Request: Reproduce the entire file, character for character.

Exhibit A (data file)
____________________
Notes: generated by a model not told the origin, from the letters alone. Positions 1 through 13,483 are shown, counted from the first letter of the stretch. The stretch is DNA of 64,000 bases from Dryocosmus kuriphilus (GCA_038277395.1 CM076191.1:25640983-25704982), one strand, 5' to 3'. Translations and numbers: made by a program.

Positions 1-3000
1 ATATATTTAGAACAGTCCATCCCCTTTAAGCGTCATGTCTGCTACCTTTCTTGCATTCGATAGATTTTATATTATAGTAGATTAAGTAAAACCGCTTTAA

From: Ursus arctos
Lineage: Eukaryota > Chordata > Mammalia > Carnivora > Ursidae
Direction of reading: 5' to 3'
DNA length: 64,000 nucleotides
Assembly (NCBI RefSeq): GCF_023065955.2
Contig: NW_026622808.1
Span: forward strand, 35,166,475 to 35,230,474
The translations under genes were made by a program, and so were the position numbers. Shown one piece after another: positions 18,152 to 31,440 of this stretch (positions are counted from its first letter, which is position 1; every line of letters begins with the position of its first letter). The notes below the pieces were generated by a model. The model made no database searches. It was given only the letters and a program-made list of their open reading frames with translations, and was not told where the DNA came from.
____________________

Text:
Notes: generated by a model not told the origin, from the letters alone. Positions 1 through 13,483 are shown, counted from the first letter of the stretch. The stretch is DNA of 64,000 bases from Dryocosmus kuriphilus (GCA_038277395.1 CM076191.1:25640983-25704982), one strand, 5' to 3'. Translations and numbers: made by a program.

Positions 1-3000
1 ATATATTTAGAACAGTCCATCCCCTTTAAGCGTCATGTCTGCTACCTTTCTTGCATTCGATAGATTTTATATTATAGTAGATTAAGTAAAACCGCTTTAA

From: Ursus arctos
Lineage: Eukaryota > Chordata > Mammalia > Carnivora > Ursidae
Direction of reading: 5' to 3'
DNA length: 64,000 nucleotides
Assembly (NCBI RefSeq): GCF_023065955.2
Contig: NW_026622808.1
Span: forward strand, 35,166,475 to 35,230,474
The translations under genes were made by a program, and so were the position numbers. Shown one piece after another: positions 18,152 to 31,440 of this stretch (positions are counted from its first letter, which is position 1; every line of letters begins with the position of its first letter). The notes below the pieces were generated by a model. The model made no database searches. It was given only the letters and a program-made list of their open reading frames with translations, and was not told where the DNA came from.